Jean Paul Sartre is an existentialist philosopher, author, playwright, and a political activist. He was born in June 1905 in Paris, France. His father was an officer in the French Navy, but died when Jean Paul was only 15 months old. His mother, Anne-Marie, then raised him from her parent’s house in Meudon. His grandfather was a professor of german, who introduced Jean Paul to classical literature. At the age of 12 Jean Paul’s mother remarried and they moved to La Rochelle, where Jean Paul was unsocial and bullied. Although being interested in literature from a young age, it was not until Jean Paul read “Essay on the Immediate Data of Consciousness” by Henri Bergson that he became interested in philosophy. Jean Paul then studied at the Ecole Normale Supérieure where he received a doctorate. While in school he met philosopher, author, and feminist, Simone de Beauvoir. They became intimate and lifelong friends. Jean Paul served in the French army from 1929 to 1931. When he returned he began to teach. Jean Paul was drafted back into the army during WWII and captured in Germany, he was imprisoned for a year.
When he returned to Paris he joined the resistance, and founded the underground group “Socialisme et Liberté”. He also wrote for magazines, newspapers and political reviews, he devoted himself to political activism through writing. Albert Camus asserted that “Sartre was a writer who resisted, not a resistor who wrote” (Wikipedia) when he was criticized. Throughout this time Sartre tried to fit existentialism, Marxism, and communism together (although he was never officially of the communist party). Existentialists believe that the life is what you make it. It has the value that you give it, there is no higher power giving you meaning. In fact, atheism is assumed. Marxism focuses on the conflicts between the social classes and incorporates capitalism.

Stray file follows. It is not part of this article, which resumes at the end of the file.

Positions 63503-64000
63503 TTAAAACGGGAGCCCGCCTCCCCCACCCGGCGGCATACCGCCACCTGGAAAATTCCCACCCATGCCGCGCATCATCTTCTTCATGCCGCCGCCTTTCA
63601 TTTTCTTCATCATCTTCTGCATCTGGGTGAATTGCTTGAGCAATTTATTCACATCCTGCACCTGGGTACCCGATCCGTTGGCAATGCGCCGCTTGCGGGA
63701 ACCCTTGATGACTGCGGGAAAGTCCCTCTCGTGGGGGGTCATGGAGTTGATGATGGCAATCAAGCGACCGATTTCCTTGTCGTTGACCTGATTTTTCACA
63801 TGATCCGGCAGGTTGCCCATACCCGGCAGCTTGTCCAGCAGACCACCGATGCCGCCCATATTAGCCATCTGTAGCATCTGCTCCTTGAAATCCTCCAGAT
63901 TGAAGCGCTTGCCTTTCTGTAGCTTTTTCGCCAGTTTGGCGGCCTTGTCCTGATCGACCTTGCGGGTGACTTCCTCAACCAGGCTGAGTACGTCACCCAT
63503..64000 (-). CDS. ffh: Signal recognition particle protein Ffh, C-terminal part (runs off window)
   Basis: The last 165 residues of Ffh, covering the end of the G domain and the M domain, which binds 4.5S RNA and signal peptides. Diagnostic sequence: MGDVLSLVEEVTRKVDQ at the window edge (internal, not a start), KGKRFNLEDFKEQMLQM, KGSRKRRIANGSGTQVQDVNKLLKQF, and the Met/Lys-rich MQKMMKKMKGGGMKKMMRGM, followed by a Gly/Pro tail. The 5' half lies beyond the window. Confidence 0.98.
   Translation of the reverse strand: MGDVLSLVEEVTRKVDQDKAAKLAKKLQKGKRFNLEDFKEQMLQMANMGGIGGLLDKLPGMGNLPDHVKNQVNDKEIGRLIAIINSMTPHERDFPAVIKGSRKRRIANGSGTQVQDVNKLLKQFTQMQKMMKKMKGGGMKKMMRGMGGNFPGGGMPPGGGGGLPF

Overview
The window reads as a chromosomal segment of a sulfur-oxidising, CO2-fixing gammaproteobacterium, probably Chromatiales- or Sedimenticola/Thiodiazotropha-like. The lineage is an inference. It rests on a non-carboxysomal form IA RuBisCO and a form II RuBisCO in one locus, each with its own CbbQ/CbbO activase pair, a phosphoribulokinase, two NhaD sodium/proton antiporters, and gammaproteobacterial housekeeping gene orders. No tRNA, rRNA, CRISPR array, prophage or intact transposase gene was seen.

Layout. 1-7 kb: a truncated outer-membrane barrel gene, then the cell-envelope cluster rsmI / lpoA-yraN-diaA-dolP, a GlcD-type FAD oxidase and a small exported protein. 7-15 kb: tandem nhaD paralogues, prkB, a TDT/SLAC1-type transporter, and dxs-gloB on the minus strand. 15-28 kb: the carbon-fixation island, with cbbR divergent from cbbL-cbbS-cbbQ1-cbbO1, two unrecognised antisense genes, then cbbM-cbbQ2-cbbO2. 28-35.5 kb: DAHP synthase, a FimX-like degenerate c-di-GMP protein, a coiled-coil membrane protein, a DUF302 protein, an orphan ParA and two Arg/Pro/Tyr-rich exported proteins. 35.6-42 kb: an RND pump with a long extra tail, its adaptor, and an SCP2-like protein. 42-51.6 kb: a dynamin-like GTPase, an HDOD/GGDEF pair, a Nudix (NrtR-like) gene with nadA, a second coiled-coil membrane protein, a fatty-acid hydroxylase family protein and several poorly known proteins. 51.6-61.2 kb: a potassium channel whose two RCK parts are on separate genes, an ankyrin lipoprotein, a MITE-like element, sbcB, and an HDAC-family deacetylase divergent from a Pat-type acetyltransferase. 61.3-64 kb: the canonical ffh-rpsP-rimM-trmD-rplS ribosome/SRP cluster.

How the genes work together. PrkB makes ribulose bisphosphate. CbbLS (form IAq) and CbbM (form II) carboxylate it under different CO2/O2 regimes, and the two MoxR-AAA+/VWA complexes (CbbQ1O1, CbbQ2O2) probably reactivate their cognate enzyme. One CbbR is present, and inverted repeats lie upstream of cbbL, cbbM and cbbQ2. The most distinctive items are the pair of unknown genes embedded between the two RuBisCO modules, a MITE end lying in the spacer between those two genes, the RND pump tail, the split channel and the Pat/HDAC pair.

In the 1940s Jean Paul published many of his most well known works. “Being and Nothingness” or “L’etre et le neant” which argues that the appearance of something is our only reality, and “Dirty Hands” or “Les Mains Sales” addressed the issues accompanying being both an intellectual and a political activist, “Existentialism and Humanism” or “L’existentialisme est un humanisme”. In the later 1940s he wrote a well known trilogy of novels based on his war experiences titled “The Roads to Freedom” or “Les Chemins de la Liberté”.
“Critique of Dialectical Reason” or “Critique de la raison dialectique” is one of Jean Paul’s major works from 1960; this is a defense of Marxism. Jean Paul travelled to Cuba to meet Fidel Castro and Ernesto “Che” Guevara. Jean Paul was very impressed by Guevara, professing him “the era’s most perfect man” (Wikipedia). In 1964 Jean Paul was awarded the Nobel Prize, which he turned down because he didn’t want it to change him. He wanted to be left more to himself, but he was famous by this time, so it must have been hard for him in the end. In 1967 Jean Paul helped organize the Russell Tribunal, whose goal was to expose US war crimes. In 1973 he lost his eyesight. He died of edema of the lung in Paris in 1980.
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